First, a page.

Sentimental swoons


Sentimentality is one of the nicest pejoratives you’ll ever meet. Maude, as I call her, cries easily, regularly rams into icebergs of emotions that sink her unsinkable optimism, sending her to the bottom of the ocean, but not before she can remember her happy childhood when every flower smelled of heaven and housed a butterfly, and house-trained robins fluttered above her head, leading her safely home where she lived happily ever after. She always manages to escape or resurrect from her watery grave and dry off her emotions, just in time to plan her next voyage across the sentimental seas. She calls every sailing vessel the Titanic, closes her eyes or changes the channel when the bad parts of life come on, and always thinks in pink. Even her sunglasses are rose-colored.


The Titanic (photo from Google)


However, Maude wasn’t always a pejorative. She was the darling of philosophy and literature in the 18th century; she looked more attractive when she was younger. During much of the Age of Enlightenment, Sentiment had to eat in the kitchen, while Reason sat at the formal dining table entertaining scientists, philosophers, and writers. After a while, Sentiment got tired of eating the leftovers and seduced the master of the house. When she sat down at the formal table and poured her wine, the conversation turned to discussions about subjectivity, introspection and her role in developing a moral sense. Sharing the table was one thing, but now Reason, long used to hunting alone, had to take Sentiment with him when he went out looking for moral truth. Reason always fancied himself the better shot.


Not-so-stern-looking Laurence Sterne, author of The Sentimental Journey, a sentimental novel. (Photo from Wikipedia)


Maude appeared in many of the novels of that era, using her beauty and brilliance to appeal to the reader’s emotions. After loosening the reader’s hand from the grip of cold logic and reason, she grabbed it and took the reader with her as she supped with sorrow, fought off lascivious brigands, and succumbed to both love and terror by swooning. Carried across the stormy seas of emotion, battered and bruised, now aloft on the crest of a wave, now almost drowning in its trough, the reader arrived at port, armed with a moral compass to find his or her way safely home. It was the only way Maude knew to teach the reader how to live nobly and morally. Ever the heroine, she drowned or died in story after story, the consequence of being too good for this world. She always showed up for work again the next day, ready to teach someone else.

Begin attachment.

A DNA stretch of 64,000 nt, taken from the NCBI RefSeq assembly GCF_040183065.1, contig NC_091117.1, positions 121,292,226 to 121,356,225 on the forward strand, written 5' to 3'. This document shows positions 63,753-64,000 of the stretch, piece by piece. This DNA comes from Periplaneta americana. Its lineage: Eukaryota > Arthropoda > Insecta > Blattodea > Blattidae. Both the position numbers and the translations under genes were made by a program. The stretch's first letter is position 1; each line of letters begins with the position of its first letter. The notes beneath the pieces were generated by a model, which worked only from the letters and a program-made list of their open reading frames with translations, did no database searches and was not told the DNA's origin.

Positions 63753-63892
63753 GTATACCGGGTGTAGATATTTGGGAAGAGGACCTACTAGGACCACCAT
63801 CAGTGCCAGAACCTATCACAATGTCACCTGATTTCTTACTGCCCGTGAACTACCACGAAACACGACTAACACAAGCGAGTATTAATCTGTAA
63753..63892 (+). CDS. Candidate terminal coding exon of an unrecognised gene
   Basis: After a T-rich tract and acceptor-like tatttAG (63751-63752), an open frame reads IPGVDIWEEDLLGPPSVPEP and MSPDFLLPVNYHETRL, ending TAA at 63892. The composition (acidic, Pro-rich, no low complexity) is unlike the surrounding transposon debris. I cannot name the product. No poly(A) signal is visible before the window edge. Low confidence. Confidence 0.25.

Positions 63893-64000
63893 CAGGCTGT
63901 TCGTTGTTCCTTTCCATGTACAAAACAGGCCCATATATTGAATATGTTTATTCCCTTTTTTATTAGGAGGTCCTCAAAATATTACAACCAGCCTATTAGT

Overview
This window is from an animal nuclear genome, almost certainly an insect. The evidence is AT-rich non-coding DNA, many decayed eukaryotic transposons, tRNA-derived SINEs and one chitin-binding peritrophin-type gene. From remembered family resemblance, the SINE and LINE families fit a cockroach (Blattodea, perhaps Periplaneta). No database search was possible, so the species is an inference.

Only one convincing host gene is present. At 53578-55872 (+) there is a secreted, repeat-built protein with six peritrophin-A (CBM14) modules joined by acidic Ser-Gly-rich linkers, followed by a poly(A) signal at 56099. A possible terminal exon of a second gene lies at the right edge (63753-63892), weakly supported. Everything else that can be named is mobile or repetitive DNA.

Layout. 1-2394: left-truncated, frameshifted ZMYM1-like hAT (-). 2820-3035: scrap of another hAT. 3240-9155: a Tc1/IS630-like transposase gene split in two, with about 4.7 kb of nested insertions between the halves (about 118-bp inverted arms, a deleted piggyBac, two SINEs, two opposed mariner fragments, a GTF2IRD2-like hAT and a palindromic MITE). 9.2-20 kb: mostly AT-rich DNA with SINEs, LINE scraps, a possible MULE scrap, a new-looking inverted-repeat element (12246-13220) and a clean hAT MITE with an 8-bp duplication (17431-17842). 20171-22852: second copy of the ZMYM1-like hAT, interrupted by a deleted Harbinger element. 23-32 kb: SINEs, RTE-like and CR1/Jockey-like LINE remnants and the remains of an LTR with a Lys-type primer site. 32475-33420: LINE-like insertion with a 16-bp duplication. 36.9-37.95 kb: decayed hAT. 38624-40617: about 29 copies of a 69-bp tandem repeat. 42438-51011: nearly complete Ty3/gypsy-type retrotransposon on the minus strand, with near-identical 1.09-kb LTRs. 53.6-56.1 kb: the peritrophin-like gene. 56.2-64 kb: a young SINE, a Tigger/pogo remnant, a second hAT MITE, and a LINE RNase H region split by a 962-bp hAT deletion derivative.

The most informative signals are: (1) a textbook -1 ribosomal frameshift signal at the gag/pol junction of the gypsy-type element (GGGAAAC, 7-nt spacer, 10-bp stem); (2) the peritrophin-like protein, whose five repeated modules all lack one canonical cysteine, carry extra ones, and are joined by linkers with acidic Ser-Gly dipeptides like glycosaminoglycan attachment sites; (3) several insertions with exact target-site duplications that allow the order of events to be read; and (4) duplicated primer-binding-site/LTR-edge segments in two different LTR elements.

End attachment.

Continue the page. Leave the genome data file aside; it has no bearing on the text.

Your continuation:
Modern and post-modern readers who have grown up eating irony-fortified cereal for breakfast usually feel seasick after riding the high waves of sentimental novels from that period. Maude’s excesses led inevitably to parody and ridicule. She moved out of her manor, where she had entertained well-bred friends with refined sensibilities, and bought a house in town, next to the used bookstore. You have probably seen her shopping at Wal-Mart; the prices make her swoon.


People who write capital L literature want nothing to do with Maude. If she appears in your story or poem or essay, critics will label your writing sentimental, and they will use a sneering font on the label. As you know, labels written in sneering fonts are almost impossible to remove, so you can forget your dream of obscure fame in literary journals. Oh sure, there’s always the New York Times best-seller list, but do you really want to end up like Nicholas Sparks?


It’s probably too late to try to clear Maude’s name, no matter how much we may like her. I’ve noticed that she often uses her first and middle name these days: Maude Lynn*. She was never one to show restraint, any more than I do when it comes to puns. She chose a life of excess; that’s why a lot of people won’t make eye contact with her. I think she will always be popular, maybe not with the big L people, but with people who don’t capitalize their literature. I feel a certain amount of sympathy toward her, but I don’t like it when she glosses over the hard truths or pretends they aren’t there. I don’t like it when she takes the shortcut to happiness, to avoid the winos, addicts, and broken people who hang out at the bus station downtown.


I would like to live in a world with fewer problems; a world where every broken person is fixed. But as much as I would like to get to happiness faster, today I am not going to try to get there with Maude. I am going to go downtown and take the bus instead.


(*Note to reader: Gratuitous puns found on this blog are the result of an almost imaginary medical condition. Try not to judge.)